Mommy Wars: Another Bill of Goods Comes Due

Mommy Wars: Another Bill of Goods Comes Due

Can women have it all?

I am drawn to the topic as: 1)  a child of the first generation of women to enter the workforce; and 2) the father of three girls.

The latest entrant to the conversation is Anne-Marie Slaughter, an academic and former top official State Department, whose article "Why Women Still Can't Have It All" appears in the current issue of The Atlantic.

Slaughter left what she describes as a "foreign policy dream job"  to spend time with her two sons, a choice made by women on a regular basis.

My initial reaction was "boo hoo."

Here is a highly educated, wealthy, successful woman, married to an equally successful man, who had the luxury to leave her job in Washington D.C. and return to her hardscrabble life as a tenured dean at Princeton.

The article targets a narrow audience; women who aspire be C-level executives  in the corporate world or hold top posts in government.  She does allow (six pages into the article) that most women "aren't privileged enough to have choices in the first place."  For example, I would love to hear the perspective of women like the miners in the film North Country.

Slaughter says women who manage to be both mothers and top professionals are either rich, superhuman or self-employed.  In order for women to ascend to the top, she says, employers must offer: 1) flexible hours; 2) investment intervals (choosing career plateaus in order to maintain a family situation); and 3) family comes first management.  The resulting Fortune 500 utopia is what I call "Corporate Candyland."

 Here's what I know:

The notion that any of us can "have it all" is hooey.  Men and women make choices in the workplace.  As someone who spent years in the corporate world, I dealt with both managers and colleagues who believed family got in the way of work.  Slaughter refers to "time macho,"  the notion that more hours worked is better, as a deterrent to productivity.

Years ago a friend told me about his boss, a woman, asking that he come in on Saturday before making it clear that she didn't want to hear "about any child care issues."

"It's called parenting," he replied.

That's a value choice, at which point any employee has to make one also, unless you think you can outlast the boss (been there, done that).

Former General Electric CEO Jack Welch said it best.  “There are work-life choices, and you make them, and they have consequences.”

What have your experiences been in the workplace?  I would enjoy hearing from you.

Of course the perfect way to create work-life balance is to like us on Facebook.



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  • I was a stay at home mom for 25 years. I know, I'm a dinosaur. I was made fun of for staying home and taking care of my own children and "not using my mind." We lived modestly on my husband's salary and still do. My part-time job pays for nothing, but I wanted to get back in the work force before I was too old.

    The benefits of my staying home were the great memories I have with my children and the best part is, that they are healthy, happy and productive members of society. We always got compliments on our children as they grew up, and we still do and they are adults now.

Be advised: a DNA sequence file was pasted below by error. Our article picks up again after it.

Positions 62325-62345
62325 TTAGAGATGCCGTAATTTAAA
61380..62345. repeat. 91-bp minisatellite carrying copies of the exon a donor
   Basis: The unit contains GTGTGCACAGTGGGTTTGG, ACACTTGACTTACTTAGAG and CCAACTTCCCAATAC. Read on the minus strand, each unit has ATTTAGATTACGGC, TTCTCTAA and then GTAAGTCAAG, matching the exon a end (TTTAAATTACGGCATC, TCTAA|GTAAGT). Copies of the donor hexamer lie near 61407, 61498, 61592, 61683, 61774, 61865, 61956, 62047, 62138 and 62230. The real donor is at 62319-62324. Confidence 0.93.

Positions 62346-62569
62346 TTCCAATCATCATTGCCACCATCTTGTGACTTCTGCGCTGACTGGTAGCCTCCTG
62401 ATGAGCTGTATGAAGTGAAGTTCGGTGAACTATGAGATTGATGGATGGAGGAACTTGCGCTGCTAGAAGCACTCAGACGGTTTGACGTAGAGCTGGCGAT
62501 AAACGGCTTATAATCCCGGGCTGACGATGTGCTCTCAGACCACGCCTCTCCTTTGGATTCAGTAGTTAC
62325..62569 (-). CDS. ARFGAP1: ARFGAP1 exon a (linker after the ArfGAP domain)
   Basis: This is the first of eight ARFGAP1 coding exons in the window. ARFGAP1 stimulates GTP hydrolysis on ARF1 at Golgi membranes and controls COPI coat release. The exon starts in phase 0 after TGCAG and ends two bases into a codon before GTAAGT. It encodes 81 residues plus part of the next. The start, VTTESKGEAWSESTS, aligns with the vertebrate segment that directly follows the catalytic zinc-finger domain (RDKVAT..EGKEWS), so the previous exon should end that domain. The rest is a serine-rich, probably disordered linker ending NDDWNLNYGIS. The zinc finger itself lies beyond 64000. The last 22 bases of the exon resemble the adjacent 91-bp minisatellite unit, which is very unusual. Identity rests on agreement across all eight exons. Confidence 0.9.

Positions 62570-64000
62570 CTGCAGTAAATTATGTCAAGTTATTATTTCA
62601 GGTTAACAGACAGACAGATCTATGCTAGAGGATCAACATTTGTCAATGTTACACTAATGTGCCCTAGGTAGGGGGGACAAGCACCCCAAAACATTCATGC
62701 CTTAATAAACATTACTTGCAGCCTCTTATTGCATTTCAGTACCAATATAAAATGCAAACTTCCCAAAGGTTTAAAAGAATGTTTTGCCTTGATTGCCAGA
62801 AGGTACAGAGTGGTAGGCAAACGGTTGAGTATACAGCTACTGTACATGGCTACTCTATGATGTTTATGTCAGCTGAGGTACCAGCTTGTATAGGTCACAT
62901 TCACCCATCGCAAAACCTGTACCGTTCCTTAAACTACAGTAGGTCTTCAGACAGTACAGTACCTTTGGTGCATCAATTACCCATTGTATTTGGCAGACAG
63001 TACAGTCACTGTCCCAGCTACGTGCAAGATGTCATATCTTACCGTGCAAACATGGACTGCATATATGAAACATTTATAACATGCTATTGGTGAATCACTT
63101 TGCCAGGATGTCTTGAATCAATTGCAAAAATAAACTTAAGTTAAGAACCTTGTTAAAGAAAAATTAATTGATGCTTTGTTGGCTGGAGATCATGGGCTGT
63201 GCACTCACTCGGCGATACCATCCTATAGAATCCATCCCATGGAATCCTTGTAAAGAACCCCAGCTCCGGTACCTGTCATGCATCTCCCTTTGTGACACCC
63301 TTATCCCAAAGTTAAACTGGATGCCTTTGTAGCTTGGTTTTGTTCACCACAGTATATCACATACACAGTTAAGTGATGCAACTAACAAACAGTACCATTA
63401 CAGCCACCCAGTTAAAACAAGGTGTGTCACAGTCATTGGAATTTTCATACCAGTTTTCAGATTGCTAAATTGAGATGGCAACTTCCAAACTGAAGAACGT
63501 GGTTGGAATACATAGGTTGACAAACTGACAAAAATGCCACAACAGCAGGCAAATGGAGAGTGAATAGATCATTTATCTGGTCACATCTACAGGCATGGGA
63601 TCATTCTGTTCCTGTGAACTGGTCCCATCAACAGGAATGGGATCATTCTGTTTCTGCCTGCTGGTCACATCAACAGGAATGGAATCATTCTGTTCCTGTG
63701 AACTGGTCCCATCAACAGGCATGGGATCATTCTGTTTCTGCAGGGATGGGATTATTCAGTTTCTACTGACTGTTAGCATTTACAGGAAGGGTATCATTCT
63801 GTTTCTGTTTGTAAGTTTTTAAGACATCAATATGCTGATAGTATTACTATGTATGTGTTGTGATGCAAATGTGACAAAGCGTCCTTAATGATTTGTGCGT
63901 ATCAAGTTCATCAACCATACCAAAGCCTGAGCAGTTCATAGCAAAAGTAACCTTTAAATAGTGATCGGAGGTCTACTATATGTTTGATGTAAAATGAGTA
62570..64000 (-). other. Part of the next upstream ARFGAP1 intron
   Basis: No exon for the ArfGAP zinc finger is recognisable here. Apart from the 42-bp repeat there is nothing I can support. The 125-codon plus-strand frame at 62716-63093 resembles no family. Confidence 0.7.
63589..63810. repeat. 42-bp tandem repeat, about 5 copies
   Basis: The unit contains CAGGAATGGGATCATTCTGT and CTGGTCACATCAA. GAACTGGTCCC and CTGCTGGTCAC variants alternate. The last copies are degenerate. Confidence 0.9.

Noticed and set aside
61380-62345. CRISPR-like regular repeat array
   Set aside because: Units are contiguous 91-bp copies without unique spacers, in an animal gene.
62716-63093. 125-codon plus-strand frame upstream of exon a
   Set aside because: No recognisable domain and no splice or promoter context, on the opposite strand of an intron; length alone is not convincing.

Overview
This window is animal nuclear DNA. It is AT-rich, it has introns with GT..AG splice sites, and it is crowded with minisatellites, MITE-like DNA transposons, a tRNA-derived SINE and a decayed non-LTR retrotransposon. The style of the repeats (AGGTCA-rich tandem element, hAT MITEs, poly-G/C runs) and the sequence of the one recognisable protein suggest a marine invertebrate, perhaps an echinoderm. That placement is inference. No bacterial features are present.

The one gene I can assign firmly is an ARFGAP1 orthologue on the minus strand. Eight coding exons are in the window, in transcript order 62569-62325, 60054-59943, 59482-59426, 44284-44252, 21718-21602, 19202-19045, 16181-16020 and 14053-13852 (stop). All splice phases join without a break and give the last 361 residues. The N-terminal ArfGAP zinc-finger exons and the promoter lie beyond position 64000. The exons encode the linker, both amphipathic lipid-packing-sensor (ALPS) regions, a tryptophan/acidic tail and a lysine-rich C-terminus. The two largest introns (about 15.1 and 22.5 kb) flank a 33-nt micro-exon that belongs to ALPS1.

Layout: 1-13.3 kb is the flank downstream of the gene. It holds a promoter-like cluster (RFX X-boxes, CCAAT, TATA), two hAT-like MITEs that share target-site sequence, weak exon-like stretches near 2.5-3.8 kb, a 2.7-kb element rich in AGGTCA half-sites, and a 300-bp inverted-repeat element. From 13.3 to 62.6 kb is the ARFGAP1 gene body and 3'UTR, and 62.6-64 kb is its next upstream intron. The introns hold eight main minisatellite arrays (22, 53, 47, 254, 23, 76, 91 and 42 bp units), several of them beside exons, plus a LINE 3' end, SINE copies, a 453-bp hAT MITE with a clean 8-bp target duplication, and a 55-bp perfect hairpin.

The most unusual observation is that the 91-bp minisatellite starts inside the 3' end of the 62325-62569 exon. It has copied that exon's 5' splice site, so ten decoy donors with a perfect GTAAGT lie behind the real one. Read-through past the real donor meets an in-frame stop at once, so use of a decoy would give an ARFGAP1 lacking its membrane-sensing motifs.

It didn't matter to my husband and I that we had a new car every couple of years (we drove 20 yr. old cars most of our married life!) and we didn't move to the suburbs.

    I didn't "want it all." I had it all.

  • In reply to siblingless:

    Pam thanks so much for reading and your comments. It sounds like you did have it all, and you are hardly a dinosaur. I know plenty of stay at home moms, and dads. My male peers view the world differently, generally, than Don Draper and the Mad Men gang.

  • Very interesting. I do agree it comes down to a choice. As a child growing up in a single parent home, I understand the need for a parent to work to survive, but also the big need for parents to spend time with their children. Maybe it is a balance between the time required to achieve a modest income and the time to spend with family. They seem inversely proportional, ultimately having one for most people means having less than the other. Thank you for sharing this.

  • Carlo thanks for reading and your comment. Most parents (myself included) sacrifice at times in order to do what's best for them and their family. Ultimately it's a question of values and the reality of today's workplace.

  • I am so glad to read that you agree both women *and* men can't have it all. My husband, who works a long day, doesn't work as long a day as some other men in his profession - he makes sure to have plenty of family time.

    Unfortunately, sometimes we have to learn the hard way what is a good balance for our own individual cases. I am a self-employed freelancer so I can have flexibility and be there for my family when they need me.

  • In reply to Leora:

    Leora thank you for reading and taking the time to comment. As much as we try to find balance, both men and women are bound to miss out at some level. It all goes to quickly doesn't it?

  • Great post, Bill. I purposefully stayed away from commentary on this article until I wrote my own, as I wanted my thoughts to be mine alone. I was on vacation a few weeks ago with four other families. One night, after the kids were all tucked away, the ten adults discussed this article in depth. Five men and five women who agreed with you -- it is not possible to have it all. There are always consequences to our choices. Well done. MTM.

  • In reply to Mary Tyler Mom:

    Thanks Sheila. The Jack Welch quote resonated with me, and the notion that men make plenty of career sacrifices also. Loved your post also!

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